HC Deb 08 April 1930 vol 237 cc1967-72

I beg to move, That leave be given to bring in a Bill to restrict the opening of shops and trading on Sunday; and for other purposes connected therewith. The Bill that I have been asked to endeavour to introduce is one which has been brought before the House in previous Sessions. It is practically speaking, non-controversial; at any rate, it does not raise any of those great, questions on which opinion in this House is divided, and it is backed by Members of all parties in the House. It deals with a grievance felt by literally tens of thousands of small shopkeepers who are unable by themselves to remove it, and who look to this House for assistance in enabling them to get the reasonable facilities for rest and recreation enjoyed by practically all other classes of the community. I had many opportunities in many years' residence in East London to observe how, year by year, the amount of Sunday trading increased, and in my own constituency I have been astonished at the number of cases and the fervour with which, in the poorer streets, small shopkeepers have pressed me and pressed others to get the assistance of the House in dealing with this matter.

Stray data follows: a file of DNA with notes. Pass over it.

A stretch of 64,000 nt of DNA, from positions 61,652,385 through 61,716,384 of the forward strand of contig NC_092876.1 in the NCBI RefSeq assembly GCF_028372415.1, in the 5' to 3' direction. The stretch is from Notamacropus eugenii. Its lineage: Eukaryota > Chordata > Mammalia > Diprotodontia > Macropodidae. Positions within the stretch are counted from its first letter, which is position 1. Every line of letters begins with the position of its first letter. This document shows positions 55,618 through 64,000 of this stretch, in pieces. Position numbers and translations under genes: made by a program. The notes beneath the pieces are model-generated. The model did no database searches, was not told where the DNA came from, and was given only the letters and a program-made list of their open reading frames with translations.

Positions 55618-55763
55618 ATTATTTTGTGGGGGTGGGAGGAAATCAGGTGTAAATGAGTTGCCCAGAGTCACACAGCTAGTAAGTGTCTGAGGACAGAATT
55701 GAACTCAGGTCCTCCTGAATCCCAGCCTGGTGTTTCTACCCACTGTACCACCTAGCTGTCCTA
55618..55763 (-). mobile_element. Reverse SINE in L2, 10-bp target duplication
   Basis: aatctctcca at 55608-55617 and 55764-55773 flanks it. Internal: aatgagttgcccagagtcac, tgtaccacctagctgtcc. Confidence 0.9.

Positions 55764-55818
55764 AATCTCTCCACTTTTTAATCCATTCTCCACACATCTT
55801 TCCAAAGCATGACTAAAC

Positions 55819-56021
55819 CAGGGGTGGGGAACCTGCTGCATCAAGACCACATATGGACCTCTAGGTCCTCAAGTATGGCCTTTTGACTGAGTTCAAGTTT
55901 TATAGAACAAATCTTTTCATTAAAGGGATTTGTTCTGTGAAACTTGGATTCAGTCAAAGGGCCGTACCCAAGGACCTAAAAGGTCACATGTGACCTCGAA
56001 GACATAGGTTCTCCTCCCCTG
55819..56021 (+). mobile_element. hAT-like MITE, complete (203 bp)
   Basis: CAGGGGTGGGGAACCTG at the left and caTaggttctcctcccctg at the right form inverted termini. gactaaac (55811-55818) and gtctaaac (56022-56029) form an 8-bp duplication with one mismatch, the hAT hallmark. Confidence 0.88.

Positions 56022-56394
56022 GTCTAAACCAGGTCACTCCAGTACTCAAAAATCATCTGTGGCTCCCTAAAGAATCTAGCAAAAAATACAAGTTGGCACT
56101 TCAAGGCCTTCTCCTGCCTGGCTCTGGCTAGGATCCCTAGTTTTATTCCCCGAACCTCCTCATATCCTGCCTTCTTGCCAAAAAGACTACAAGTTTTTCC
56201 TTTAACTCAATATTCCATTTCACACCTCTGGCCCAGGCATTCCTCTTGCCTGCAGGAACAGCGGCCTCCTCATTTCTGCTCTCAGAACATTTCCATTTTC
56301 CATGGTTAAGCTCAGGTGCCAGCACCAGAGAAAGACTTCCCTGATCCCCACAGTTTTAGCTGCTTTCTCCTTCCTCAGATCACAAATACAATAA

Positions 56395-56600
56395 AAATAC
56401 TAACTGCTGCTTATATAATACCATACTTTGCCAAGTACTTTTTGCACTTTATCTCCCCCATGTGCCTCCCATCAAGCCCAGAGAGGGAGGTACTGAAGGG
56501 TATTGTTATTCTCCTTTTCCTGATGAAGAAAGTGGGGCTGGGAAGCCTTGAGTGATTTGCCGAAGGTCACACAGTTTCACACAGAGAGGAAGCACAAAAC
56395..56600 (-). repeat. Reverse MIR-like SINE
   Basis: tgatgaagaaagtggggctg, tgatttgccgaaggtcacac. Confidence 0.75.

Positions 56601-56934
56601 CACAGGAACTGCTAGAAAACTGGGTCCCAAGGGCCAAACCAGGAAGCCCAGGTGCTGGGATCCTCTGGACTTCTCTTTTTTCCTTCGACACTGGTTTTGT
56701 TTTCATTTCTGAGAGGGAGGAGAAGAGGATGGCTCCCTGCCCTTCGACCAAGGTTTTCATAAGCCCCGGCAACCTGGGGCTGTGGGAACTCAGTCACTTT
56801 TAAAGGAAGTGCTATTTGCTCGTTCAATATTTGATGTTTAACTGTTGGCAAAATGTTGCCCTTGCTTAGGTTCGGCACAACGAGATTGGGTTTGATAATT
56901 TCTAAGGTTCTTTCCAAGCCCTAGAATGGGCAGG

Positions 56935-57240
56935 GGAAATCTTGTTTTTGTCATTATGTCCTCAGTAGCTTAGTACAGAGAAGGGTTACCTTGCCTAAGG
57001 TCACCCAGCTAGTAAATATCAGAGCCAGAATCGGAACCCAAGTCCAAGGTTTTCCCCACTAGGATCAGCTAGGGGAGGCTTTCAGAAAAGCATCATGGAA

There have been numbers of Acts passed through this House dealing with the hours and conditions of shop assistants, requiring shops to be closed for a weekly half-holiday and limiting the hours in which shop assistants can be worked, but the case of the small shopkec per working his business by himself with the aid, possibly, only of members of his family, has practically been untouched. It is perfectly true that if they wished to close their shops, theoretically they can, but anyone familiar with the lives they live and the circumstances in which they live and work, knows how difficult in practice that very often is. Even when there is a majority in the district who are prepared to close their shops, a small, recalcitrant or misguided minority will prevent anything happening, and those who complain bitterly of the burden it is for seven days a week to sit in their shops and serve behind their counters, dare not run the risk of losing their customers to a rival in the next street or the same street, and they are too near the poverty line, their livelihood is too precarious, for them to take anything which seems like a risk. They want their rest, just as other people want rest, and for reasons which all of us respect and recognise in the case of working-class people and others. It may surprise Members of the House that this question of Sunday closing has not been dealt with by this House by any Act since the reign of Charles II. The Lord's Day Observance Act required all shops to close for more or less religious reasons. As a matter of fact, in most parts of the country that Act is ignored, or else regularly broken. In Westminster, for example, 90 per cent. of the general shops are open on Sunday morning, and 40 per cent. of the fruiterers are open all day. In Plymouth, on an examination being made recently, 800 shops were found to be open, and in Birkenhead, nearly 600. In the city of Hull, where they seem to have tried to apply the Act, there are some hundreds of shops open, and the city gets a regular revenue by imposing the maximum fine permitted, which is 5s. each week for opening on the Sunday, and the tradesmen seem to regard it as a sort of licence duty. The Act, indeed, is obsolete and more or less ignored, and, because of this situation. all over the country the practice of opening shops on Sunday is increasing. Though most people concerned resent it, without the assistance of this House it is impossible to deal with it. It is an extraordinary thing that this country, which has set the example in the matter of hours of work to the rest of Europe, which has given France, for example, la semaine Anglaise, in which all shops, with certain exceptions, are closed on Sunday, is now rapidly falling behind the Continental practice.